He’s often painted as someone who’s inflexible, but Gov. Dannel P. Malloy may be proving some of his toughest critics wrong as he moves toward delaying one of the more controversial pieces of his education reform proposal.
Liz Donohue, Malloy’s director of public policy, said Friday that the administration plans to delay the tethering evaluations to teacher tenure for one year. The delay will follow a 10-district pilot program and will come a year after local school boards have had a chance to review the guidelines expected to be issued by the Performance Evaluation Advisory Council at the end of June.
The timeline outlined by the administration Friday is more in line with what the Performance Evaluation Advisory Council and the legislature’s Education Committee recommended.
In an interview Friday, Donohue said the administration has always been “flexible” on the start date. But they remain insistent that evaluations have consequences.
“Evaluations have to have consequences and what those consequences are is subject to discussions,” Roy Occhiogrosso, Malloy’s senior communications adviser, said Friday. “The governor has always said having evaluations that aren’t tied to anything is unacceptable.”
Occhiogrosso described the administration, which is in closed door negotiations with both Democratic and Republican lawmakers, as flexible when it comes to evaluations, certification, funding of charter schools, and the commissioner’s network for low performing schools.
“Each one of those items is open to discussions,” Occhiogrosso said.
The 10-district pilot program will begin this July and will cost about $2.5 million. It was part of Malloy’s budget released on Feb. 8.
The Connecticut Education Association has expressed concern that the Performance Evaluation Advisory Council, which is involved in creating the pilot, hasn’t met since Feb. 6.
“With no meeting schedule set, it may be almost impossible for PEAC to complete the work that needs to be done before a meaningful pilot program can even be conducted,” CEA’s President Phil Apruzzese and Executive Director Mary Loftus Levine wrote in an April 5 letter to Education Commissioner Stefan Pryor.
In an email late Friday afternoon Malloy’s Chief of Staff Mark Ojakian reiterated the administration’s position on the issue of tying evaluations to teacher tenure.
“We indicated previously during our meetings with labor leaders and other stakeholders — meetings that occurred prior to the Education Committee’s vote on a substitute bill — that there was flexibility in the effective date of our proposal to tie consequences to the evaluation system,” he said.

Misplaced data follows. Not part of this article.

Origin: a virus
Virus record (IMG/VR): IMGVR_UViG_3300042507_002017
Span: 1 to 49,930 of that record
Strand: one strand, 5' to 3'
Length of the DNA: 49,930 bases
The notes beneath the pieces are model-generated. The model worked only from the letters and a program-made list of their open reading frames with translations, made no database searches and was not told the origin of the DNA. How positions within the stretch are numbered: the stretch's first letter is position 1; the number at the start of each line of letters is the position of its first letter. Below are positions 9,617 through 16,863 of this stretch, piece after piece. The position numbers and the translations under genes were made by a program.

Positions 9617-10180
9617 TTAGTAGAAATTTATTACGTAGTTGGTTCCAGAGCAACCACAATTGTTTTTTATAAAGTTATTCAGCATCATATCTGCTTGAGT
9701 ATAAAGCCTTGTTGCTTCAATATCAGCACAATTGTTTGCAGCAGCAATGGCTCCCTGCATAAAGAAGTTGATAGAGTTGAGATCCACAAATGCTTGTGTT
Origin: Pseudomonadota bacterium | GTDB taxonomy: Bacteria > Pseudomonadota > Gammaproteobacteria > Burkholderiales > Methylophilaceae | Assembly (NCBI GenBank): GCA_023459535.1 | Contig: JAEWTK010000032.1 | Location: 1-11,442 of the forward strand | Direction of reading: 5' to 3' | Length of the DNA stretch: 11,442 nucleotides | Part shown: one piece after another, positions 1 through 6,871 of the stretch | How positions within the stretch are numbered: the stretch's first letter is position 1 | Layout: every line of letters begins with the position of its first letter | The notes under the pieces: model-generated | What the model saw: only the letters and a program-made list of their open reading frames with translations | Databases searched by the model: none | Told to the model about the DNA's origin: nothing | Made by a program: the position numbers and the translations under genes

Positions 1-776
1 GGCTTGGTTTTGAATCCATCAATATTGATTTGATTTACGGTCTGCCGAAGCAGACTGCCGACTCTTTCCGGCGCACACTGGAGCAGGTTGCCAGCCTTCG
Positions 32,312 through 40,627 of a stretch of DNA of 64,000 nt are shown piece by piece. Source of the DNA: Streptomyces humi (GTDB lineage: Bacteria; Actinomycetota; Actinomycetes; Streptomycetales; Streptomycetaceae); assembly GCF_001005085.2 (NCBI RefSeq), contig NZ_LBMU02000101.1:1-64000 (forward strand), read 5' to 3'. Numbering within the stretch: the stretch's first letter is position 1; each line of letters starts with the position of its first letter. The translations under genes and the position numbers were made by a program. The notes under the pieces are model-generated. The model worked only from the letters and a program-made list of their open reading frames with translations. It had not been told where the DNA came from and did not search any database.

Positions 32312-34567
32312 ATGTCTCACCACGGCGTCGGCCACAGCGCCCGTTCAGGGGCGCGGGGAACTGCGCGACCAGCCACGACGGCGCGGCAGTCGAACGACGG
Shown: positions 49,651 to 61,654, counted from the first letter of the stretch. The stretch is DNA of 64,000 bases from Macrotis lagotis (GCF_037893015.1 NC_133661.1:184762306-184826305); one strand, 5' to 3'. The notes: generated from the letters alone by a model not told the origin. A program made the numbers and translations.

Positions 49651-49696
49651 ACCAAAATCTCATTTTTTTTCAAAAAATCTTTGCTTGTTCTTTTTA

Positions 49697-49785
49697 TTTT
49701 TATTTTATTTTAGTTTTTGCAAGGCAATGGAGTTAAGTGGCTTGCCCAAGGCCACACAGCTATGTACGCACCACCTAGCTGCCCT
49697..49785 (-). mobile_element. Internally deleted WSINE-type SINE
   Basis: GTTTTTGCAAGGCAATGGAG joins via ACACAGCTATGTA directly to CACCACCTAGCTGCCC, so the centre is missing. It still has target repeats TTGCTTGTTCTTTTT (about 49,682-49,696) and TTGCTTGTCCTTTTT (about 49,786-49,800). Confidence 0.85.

The negotiations continue and Rep. Andrew Fleischmann, co-chairman of the legislature’s Education Committee, said he has stopped talking about the meetings as of April 18. He declined comment on this latest development Friday evening outside the House chamber.
“We continue to negotiate in good faith with legislative leaders,” Ojakian said. “We believe that we can reach a deal. We look forward to continuing those conversations in the days ahead.”
On Friday, many legislators also were learning for the first time that Malloy was holding separate meetings with the Republican minority.
House Minority Leader Lawrence Cafero, R-Norwalk, applauded Malloy for his “shuttle” diplomacy.
“Republicans have made the case for a series of principles that must be included in the final legislation in order to land our support for significant education reform, from teacher tenure reform to enhanced charter school programs,” Cafero said. “Based on the negotiations to date, we believe we are close to a deal very soon.”
But rank-and-file Republican and Democratic lawmakers privately made statements that they’re not going to throw their teachers under the bus just to get a deal.
The Appropriations Committee is expected to take up the education reform legislation Monday morning. With a more than $141-million budget deficit estimated, it’s unclear whether Malloy’s $128-million education reform proposal will be pared back.